Updated: Jun 22
News platforms – what it means to the public and how they prefer to access and interact with it
The media industry in the Middle East vs. global markets
How to monetize and promote media platforms
News as a public service
There has been a spike in news consumption in the Middle East since COVID-19, asserting the value of local news and international expertise.
Millennials and younger generations tend to consume news through social media platforms. Due to the “share” feature embedded early on across Facebook and Twitter, news is shared more on those platforms, whereas news shared through Instagram gathers more “likes”.
Meanwhile, aggregator-based platforms focus more on behavior learning to induce virality.
You don't post something that doesn't get likes
Mixed media is being adapted to make news more “interactive”; e.g. augmented reality (AR) is being utilized to bring documentaries to life. Long-form journalism is not popular in the Middle East, though.
The media industry in the Middle East is not as nascent as you might think
The sophistication of any particular local media industry will depend on investments being made, the number of people employed, and the overall economic health of the region. The Middle East fares strongly on all these factors and, therefore, is not lagging too much behind countries leading in the media industry.
Notable regional media platforms in the industry include Wavo and Starzplay for streaming TV shows and movies, Kitab Sawti for streaming audio, and Anghami for streaming music; whilst international competitors are also still popular (e.g. Netflix and Spotify).
In Saudi Arabia, media has to be in Arabic, though there is an underserved, foreign-educated segment who speaks English. However, the production process is not massively different, though, compared to the UAE.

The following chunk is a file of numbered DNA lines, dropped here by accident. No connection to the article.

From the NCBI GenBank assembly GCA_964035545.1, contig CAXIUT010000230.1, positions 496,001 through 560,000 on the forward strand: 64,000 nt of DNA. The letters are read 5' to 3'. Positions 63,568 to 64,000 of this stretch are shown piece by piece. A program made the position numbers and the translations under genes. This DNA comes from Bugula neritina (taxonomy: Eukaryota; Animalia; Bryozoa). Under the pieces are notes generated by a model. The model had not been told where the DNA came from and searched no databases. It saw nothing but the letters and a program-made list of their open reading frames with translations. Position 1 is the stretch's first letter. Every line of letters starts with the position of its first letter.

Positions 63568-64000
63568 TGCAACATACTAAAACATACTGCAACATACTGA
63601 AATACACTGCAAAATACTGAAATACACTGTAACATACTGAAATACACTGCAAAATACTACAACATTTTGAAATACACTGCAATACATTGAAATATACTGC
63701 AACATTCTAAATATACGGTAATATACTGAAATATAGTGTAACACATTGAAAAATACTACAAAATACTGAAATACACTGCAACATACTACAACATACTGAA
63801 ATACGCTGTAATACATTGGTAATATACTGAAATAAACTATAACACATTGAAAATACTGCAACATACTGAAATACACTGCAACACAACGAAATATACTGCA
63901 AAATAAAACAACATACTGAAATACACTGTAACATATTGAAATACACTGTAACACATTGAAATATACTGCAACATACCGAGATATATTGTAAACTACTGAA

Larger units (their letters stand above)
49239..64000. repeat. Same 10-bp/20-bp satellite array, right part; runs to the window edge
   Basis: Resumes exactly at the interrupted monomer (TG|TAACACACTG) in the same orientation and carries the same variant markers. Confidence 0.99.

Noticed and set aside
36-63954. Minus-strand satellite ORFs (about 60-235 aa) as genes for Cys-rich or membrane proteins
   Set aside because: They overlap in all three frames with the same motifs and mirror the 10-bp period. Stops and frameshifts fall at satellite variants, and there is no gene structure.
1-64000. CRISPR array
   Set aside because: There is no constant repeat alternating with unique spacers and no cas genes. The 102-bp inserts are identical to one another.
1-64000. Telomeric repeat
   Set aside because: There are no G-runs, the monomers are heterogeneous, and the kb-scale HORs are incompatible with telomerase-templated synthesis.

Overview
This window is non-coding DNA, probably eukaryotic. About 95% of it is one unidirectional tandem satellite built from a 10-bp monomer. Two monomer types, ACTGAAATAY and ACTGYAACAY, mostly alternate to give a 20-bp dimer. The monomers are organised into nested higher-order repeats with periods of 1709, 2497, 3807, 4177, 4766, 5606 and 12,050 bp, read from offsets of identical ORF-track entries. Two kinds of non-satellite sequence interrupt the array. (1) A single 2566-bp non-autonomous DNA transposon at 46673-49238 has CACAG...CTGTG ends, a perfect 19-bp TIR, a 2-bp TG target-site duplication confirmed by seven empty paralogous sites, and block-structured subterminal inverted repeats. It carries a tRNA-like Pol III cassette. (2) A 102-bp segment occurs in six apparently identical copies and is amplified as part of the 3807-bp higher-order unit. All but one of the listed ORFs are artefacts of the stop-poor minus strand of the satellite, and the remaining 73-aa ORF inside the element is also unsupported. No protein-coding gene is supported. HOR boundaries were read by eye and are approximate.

Monetization and growth of media
News can be supported beyond ads. Consider subscription models, for example, which can be imposed once valued content can be realized and packaged for delivery.
AdTech & programmatic videos are trending. You can either hire an excellent marketer to set the right strategy or focus on building a content platform that grows organically. Lower funnel, performance marketing, and partnerships are tactics to build an audience for media.
TV money is being funneled to connected TV, so there is unseized opportunity there, though it’s still modest (1% of all households in the UAE and 5% in Saudi Arabia have a connected TV, small compared to smartphone penetration).
Meanwhile, what’s been happening on my end?
This episode really got me thinking about the production and consumption of news. It seems as though there has been a lot of attention on social media companies to control the spread of false news, especially throughout the recent US elections and all throughout the widespread impact of COVID-19.
Some tech companies are using Machine Learning (ML) to help you consume news “better”. Meaning, they use ML to customize your news feedback, thereby hoping that you'd consume more of it. For example, you can subscribe to Google Assistant's “Your News Update” through the Google Podcast app, or even to Amazon Alexa's “Flash Briefing”. As I'm on neither of these platforms, however, I get my news from good old fashion long-form journalism in my email inbox by way of newsletters.
When not thinking of the news and media industry, I've been consumed by tech developments in the fitness industry. Specifically, the prospects of using tech to better manage your own body's data fascinates me. I use MyFitnessPal daily to track my nutritional intake. As someone who seldom pays a subscription for products with freemium models (which you'll hear me discuss in this week's podcast episode), I do see value in MyFitnessPal's ad-free, paid version; and, so, I was surprised to hear that Under Armour recently sold it for a loss against the purchase price. Perhaps they couldn't crack how to monetize the data on the platform? Nevertheless, the bump of Whoop (fitness tracking wearable) to unicorn status (i.e. a US$ billion+ tech company) seems very promising to the industry.
Until next time,